• A survey conducted by End Violence Against Women Coalition revealed that 43% of young women in London (aged 18-34) experienced sexual harassment in public spaces in 2012. These are just a few examples of studies that reveal the true extent of street harassment.
• Meanwhile, the Stop Telling Women To Smile project is addressing gender-based street harassment with awesome posters.
• In parts of the US, reports suggest that women voters are "disproportionately affected" by parts of their state's laws, especially women of colour.
6. Wear what they want, when they want.
• From a burka, to a skirt that is "too short", to trousers that are "too tight", to people asking "...but what were you wearing?" to a survivor of sexual assault, restrictions and judgement made on what women wear can be seen every single day.
7. Get access to sexual health that they need.
• Some studies show that only seven states in the US guarantee that women's birth control prescriptions will be filled. "When a woman walks into a pharmacy with a birth-control prescription from her doctor, she should walk out with the medication—without intimidation, delay, or harassment," the organisation states.
• Across the country, federal and state bans and restrictions on abortion are commonplace. Fake clinics run by people who are anti-abortion are also rife in the US.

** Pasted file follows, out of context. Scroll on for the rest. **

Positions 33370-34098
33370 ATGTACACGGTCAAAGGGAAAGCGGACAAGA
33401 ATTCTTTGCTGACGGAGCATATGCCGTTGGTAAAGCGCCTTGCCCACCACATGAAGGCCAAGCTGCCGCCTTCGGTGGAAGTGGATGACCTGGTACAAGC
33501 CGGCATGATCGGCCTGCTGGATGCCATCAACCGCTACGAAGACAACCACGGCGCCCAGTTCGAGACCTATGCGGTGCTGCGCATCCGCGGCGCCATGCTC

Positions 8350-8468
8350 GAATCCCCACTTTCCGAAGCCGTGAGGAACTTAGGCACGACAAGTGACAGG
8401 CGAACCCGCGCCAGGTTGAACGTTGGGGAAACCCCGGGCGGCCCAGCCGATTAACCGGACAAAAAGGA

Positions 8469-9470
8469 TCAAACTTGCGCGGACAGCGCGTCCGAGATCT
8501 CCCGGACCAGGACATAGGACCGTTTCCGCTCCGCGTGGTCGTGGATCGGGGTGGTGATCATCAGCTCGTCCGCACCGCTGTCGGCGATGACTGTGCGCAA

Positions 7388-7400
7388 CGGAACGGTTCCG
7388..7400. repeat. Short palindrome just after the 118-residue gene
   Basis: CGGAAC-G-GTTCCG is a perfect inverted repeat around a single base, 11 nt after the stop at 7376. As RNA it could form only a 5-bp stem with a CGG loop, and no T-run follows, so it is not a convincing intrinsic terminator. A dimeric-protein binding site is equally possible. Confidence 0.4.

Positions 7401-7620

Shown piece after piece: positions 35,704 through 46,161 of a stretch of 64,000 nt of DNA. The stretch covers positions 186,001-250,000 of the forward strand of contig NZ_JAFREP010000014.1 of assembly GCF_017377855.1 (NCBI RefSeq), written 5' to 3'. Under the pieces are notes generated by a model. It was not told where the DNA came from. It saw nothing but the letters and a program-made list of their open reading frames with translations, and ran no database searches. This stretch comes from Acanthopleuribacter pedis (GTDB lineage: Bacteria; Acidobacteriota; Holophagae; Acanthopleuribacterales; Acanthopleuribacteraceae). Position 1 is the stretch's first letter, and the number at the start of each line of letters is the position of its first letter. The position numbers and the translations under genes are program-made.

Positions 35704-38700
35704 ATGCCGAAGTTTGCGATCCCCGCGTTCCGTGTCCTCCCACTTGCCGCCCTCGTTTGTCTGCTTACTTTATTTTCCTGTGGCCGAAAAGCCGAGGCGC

• In Latin America and the Caribbean, of the 4.4 million abortions performed in the region in 2008, 95% were unsafe. In seven of the 34 countries, abortion is not permitted, and in eight others, it's allowed only to save a woman's life.
8. Get drunk or leave drinks unattended without having to be "cautious".
• Almost every piece of "advice" given to women to avoid rape or sexual assault is to "not drink so much" and "never leave your drink unattended." As Jessica Valenti writes in The Guardian: "Warnings to avoid alcohol in order to avoid being raped send a clear message to women: you can never make a mistake, or any crime committed against you will be at least partially your fault."
• Survivors of rape and sexual assault are more likely than non-victims to attempt or consider suicide.